You’ll see a lot of 10th anniversary stories in the property industry and consumer media in the coming days: early August marks a decade since the start of the credit crunch.
Yet lost in the noise of this dubious anniversary is the fact that it’s also 10 years since Home Information Packs - loved by a few, loathed by the many - came into existence.
For readers not in the industry in 2007, a quick recap.
The Housing Act 2004 introduced the concept of a seller’s pack (the HIP) to be provided before a property in England or Wales could be marketed. The pack consisted of the EPC, council searches, title documents, building consents and the like.
The agency industry complained - and how - about three aspects in particular.
Firstly, the delay in marketing a property as the pack was gathered (remember, the housing market was very hot in the 2005-7 period and local searches in particular could take months). Secondly, there was widespread scepticism that conveyancers acting for buyers would trust the accuracy of documents prepared on behalf of sellers. Thirdly, the pack could add several hundreds of pounds to the marketing of a home, and having to pay it upfront would deter sellers from ‘dipping their toes in the water’ and testing the market.
As a result of the widespread scepticism of the effectiveness of HIPs, their introduction was severely compromised. They became mandatory for homes with four or more bedrooms on August 1 2007 and extended to three-bedders from September 10 2007.
The number of homes marketed fell sharply - although, of course, this was also when the first stories of the banking crisis came to light, casting a pall over the market anyhow. *
So, 10 years on, is it time to reappraise them?
Cabinet member Michael Gove thinks so - he suggested just after the launch of this year’s ill-fated Conservative manifesto that a version of HIPs could be introduced, this time with the aim of speeding up what he saw as a slow, confusing sales process.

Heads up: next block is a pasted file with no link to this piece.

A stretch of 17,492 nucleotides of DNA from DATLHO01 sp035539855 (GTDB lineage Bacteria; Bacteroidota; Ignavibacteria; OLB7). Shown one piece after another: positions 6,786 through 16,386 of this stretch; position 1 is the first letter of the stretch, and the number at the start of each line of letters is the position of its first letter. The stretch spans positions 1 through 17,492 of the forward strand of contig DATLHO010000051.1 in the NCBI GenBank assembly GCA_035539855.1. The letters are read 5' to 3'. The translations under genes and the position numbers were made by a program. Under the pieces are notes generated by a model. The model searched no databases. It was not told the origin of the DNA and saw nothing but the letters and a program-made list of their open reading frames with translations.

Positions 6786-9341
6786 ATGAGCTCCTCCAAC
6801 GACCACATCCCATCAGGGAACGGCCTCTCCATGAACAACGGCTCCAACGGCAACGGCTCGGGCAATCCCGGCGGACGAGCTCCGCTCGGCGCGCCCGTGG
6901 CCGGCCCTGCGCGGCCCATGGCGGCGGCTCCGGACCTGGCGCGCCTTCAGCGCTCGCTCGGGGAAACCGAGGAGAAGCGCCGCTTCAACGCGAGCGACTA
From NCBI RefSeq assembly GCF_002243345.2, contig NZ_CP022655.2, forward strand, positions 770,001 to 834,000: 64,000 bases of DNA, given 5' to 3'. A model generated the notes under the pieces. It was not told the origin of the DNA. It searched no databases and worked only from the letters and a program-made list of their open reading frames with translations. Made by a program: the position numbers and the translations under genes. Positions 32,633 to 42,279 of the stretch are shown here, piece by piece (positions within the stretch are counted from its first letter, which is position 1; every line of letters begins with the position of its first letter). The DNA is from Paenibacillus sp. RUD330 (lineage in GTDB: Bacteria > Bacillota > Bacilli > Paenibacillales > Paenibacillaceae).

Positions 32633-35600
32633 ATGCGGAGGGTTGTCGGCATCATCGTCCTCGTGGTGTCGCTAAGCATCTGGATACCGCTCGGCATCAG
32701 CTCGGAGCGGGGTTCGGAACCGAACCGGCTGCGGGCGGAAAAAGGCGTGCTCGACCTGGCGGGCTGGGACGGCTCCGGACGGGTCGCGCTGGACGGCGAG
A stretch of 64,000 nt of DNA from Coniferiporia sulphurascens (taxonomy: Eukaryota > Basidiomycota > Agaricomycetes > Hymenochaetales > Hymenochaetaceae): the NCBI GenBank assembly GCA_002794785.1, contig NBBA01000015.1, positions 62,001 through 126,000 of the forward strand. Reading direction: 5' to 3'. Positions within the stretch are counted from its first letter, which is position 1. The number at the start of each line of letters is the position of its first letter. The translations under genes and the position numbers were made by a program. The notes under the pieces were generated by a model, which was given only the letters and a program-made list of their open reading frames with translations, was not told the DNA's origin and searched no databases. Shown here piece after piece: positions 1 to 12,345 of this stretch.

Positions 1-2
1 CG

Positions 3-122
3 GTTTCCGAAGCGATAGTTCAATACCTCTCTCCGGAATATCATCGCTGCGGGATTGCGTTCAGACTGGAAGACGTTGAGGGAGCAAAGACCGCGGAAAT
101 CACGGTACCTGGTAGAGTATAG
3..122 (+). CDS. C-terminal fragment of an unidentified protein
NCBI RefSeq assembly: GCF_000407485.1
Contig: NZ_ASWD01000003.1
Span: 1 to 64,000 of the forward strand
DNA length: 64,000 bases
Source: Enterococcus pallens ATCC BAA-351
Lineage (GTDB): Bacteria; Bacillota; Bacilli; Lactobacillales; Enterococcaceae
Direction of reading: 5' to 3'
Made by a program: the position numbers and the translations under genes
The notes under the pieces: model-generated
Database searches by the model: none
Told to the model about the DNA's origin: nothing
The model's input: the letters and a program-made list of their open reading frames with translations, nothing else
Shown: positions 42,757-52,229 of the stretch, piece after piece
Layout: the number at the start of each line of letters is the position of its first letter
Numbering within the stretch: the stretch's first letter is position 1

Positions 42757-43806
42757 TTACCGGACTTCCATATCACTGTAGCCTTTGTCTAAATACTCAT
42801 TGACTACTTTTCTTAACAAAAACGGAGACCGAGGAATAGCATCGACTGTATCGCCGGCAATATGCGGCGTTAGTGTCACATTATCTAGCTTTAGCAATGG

One criticism of HIPs - that people wouldn’t want to pay upfront - seems weaker in 2017 than it did in 2007, simply because we pay upfront for many items today.
Some restaurants insist on credit card details when booking, we pay online for many items some time before we receive them, and of course online agents persuade some sellers to pay upfront (even when they may not be certain of having their home sold at all...)
However, the two other drawbacks are harder nuts to crack.
Encouraging people to test the market is a key weapon in the high street agent’s armoury: EAT recently ran a story on some local searches taking literally months, so having to hold back marketing for that time kills any relatively spontaneous house selling stone dead.
Likewise conveyancers advising their buyer clients not to rely on the documentation put forward by sellers and thus - surprise, surprise - suggesting they pay out and commission the same reports again, is a problem likely to recur if HIPs return in some form in future.
Although some trade bodies like the Conveyancing Association call for log books for homes - HIPs by another name, really - it remains to be seen whether hugely risk-averse conveyancers in the field would play ball in practice.
All of which suggests achieving the intention behind HIPs (quicker and simpler sales, and an end to gazumping) is as far away today as in 2007. Except for one thing - the government has an ongoing commitment to reform and modernise the sales process.
It said so a year ago, repeated it in the Conservative manifesto in June this year, and has confirmed to Estate Agent Today recently that it is still an intention of the current Theresa May administration - despite Brexit and its struggle to reach majorities in parliament.
Quite how it will crack the problems above remains to be seen, but it will take perhaps more ingenuity and determination than we have seen to date from the current political leadership in the Department of Communities and Local Government.
One other thing that may be a deterrent is that it was the Conservatives, with Liberal Democrat support, who scrapped HIPs when the coalition government came to power in 2010; the same government then repealed the legislation completely in 2012.
How ironic if another minority Conservative administration struggled to get them back...
* The original version of this article erroneously suggested HIPs were not applied to smaller properties; this was not the case.
Editor of Estate Agent Today and Letting Agent Today, Graham can be found tweeting all things property @PropertyJourn